Isolation and Classification of Bdellovibrio and Like Organisms

Edouard Jurkevitch1

1 Plant Pathology and Microbiology, The Hebrew University of Jerusalem, Rehovot, Israel
Publication Name:  Current Protocols in Microbiology
Unit Number:  Unit 7B.1
DOI:  10.1002/9780471729259.mc07b01s26
Online Posting Date:  August, 2012
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Abstract

Bdellovibrio and like organisms (BALOs) are obligate predators of Gram‐negative bacteria. BALOs are isolated as plaques growing at the expense of their prey and are cultivated as two‐member cultures. The growth cycle is composed of an extracellular attack phase and an intraperiplasmic elongation and replication phase. However, there are methods for obtaining host‐independent (HI) mutants that grow without prey on rich media. BALOs are commonly found in the environment but generally constitute small populations; therefore, their isolation may require enrichment steps. Contamination by other bacteria during isolation necessitates efficient separation between the smaller BALO cells from the majority of larger bacteria. BALOs can also be directly detected and quantified in environmental samples using specific PCR. Synchronous cultures of both wild‐type and HI derivatives can be obtained to study the different growth phases. These can be further separated by centrifugation. Classification is based on 16S rDNA analysis. Protocols relevant to these aspects of BALO detection, isolation, growth, classification, and quantitation are presented in this unit. Curr. Protoc. Microbiol. 26:7B.1.1‐7B.1.20. © 2012 by John Wiley & Sons, Inc.

Keywords: predatory bacteria; Bdellovibrio; BALO; plaques; host‐independent mutants; synchronous growth; two‐member cultures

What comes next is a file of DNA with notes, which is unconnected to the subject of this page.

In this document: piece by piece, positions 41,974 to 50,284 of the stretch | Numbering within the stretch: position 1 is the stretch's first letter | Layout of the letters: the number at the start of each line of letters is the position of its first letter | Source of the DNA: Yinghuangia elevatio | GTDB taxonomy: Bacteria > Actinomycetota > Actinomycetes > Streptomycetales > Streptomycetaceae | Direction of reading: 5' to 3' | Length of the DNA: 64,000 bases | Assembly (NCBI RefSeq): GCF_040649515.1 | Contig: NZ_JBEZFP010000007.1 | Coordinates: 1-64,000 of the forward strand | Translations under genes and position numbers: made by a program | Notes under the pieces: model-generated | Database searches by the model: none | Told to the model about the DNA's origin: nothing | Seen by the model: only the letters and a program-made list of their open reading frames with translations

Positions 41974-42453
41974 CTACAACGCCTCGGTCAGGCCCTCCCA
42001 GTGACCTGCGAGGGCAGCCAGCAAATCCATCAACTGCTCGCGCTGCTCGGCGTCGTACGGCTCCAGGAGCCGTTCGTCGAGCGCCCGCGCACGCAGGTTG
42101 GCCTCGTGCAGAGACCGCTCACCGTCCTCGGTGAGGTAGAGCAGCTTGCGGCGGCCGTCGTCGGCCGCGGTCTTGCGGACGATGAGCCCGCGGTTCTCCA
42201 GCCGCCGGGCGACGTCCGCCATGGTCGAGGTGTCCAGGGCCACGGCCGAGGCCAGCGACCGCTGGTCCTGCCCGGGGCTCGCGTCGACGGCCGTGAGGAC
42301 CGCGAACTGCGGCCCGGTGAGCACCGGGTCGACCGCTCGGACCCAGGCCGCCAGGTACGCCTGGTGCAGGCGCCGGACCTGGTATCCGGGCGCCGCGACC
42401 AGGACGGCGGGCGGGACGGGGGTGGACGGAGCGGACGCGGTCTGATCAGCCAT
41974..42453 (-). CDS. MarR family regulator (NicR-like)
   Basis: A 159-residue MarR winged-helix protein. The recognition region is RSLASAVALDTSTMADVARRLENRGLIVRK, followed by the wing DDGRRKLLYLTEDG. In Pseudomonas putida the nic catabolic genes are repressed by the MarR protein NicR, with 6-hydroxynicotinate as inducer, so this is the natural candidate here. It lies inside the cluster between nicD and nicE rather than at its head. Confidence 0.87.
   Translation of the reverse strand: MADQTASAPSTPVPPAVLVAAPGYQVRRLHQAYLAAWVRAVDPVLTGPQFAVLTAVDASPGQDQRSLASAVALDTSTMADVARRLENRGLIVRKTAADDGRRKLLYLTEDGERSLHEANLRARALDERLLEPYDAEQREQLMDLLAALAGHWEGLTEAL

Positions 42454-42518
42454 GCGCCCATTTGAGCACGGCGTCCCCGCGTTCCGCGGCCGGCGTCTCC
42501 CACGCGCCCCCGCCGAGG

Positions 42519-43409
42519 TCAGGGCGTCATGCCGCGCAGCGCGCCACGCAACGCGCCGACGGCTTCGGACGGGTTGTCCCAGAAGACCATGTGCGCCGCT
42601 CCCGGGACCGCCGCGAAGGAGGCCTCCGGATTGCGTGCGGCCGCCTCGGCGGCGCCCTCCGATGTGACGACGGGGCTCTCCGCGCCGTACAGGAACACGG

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Table of Contents

  • Introduction
  • Basic Protocol 1: Isolation of BALOs from Environmental Samples by Differential Centrifugation and Filtration
  • Alternate Protocol 1: Isolation of BALOs Using a Ficoll Gradient
  • Alternate Protocol 2: Isolation of BALOs from the Marine Environment
  • Alternate Protocol 3: Enrichment for BALOs in Environmental Samples
  • Basic Protocol 2: Growth and Storage of Pure BALO Cultures
  • Basic Protocol 3: Isolation and Culture of Host‐Independent Mutants
  • Basic Protocol 4: Synchronous Growth of Wild‐Type BALOs
  • Basic Protocol 5: Synchronous Growth of Host‐Independent BALOs
  • Basic Protocol 6: Separation of Growth Phases
  • Support Protocol 1: Prey Preparation
  • Basic Protocol 7: Classification of BALOs
  • Basic Protocol 8: Diagnostic PCR Reactions for BALOs
  • Basic Protocol 9: Quantitative PCR for Bdellovibrionaceae and for Bacteriovorax/Bacteriolyticum
  • Reagents and Solutions
  • Commentary
  • Literature Cited
  • Tables
     
 
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Materials

Basic Protocol 1: Isolation of BALOs from Environmental Samples by Differential Centrifugation and Filtration

  Materials
  • Soil or water sample suspected of containing BALOs
  • H 2O, sterile (for soil samples)
  • HM buffer, 4°C (see recipe)
  • Potential prey ( protocol 10)
  • HM top agar, molten (see recipe)
  • HM plates (see recipe)
  • Platform shaker
  • Centrifuge
  • 1.2‐µm Nucleopore filter
  • Vortex mixer
  • 10‐ml test tubes
  • Parafilm
  • 28°C incubator
  • 1‐ml pipettor tips
  • Sterile scalpel
  • Glass slides
  • Coverslips
  • Phase‐contrast microscope
  • 0.45‐µm syringe filters (Supor Acrodisc, Pall Corp.; Minisart, Sartorius)

Alternate Protocol 1: Isolation of BALOs Using a Ficoll Gradient

  • 15% (w/v) Ficoll in HM buffer (see recipe): store up to 1 day at 4°C
  • 1.5 × 9.5–cm centrifugation tubes
  • Gradient maker or peristaltic pump
  • Benchtop centrifuge with swinging‐bucket rotor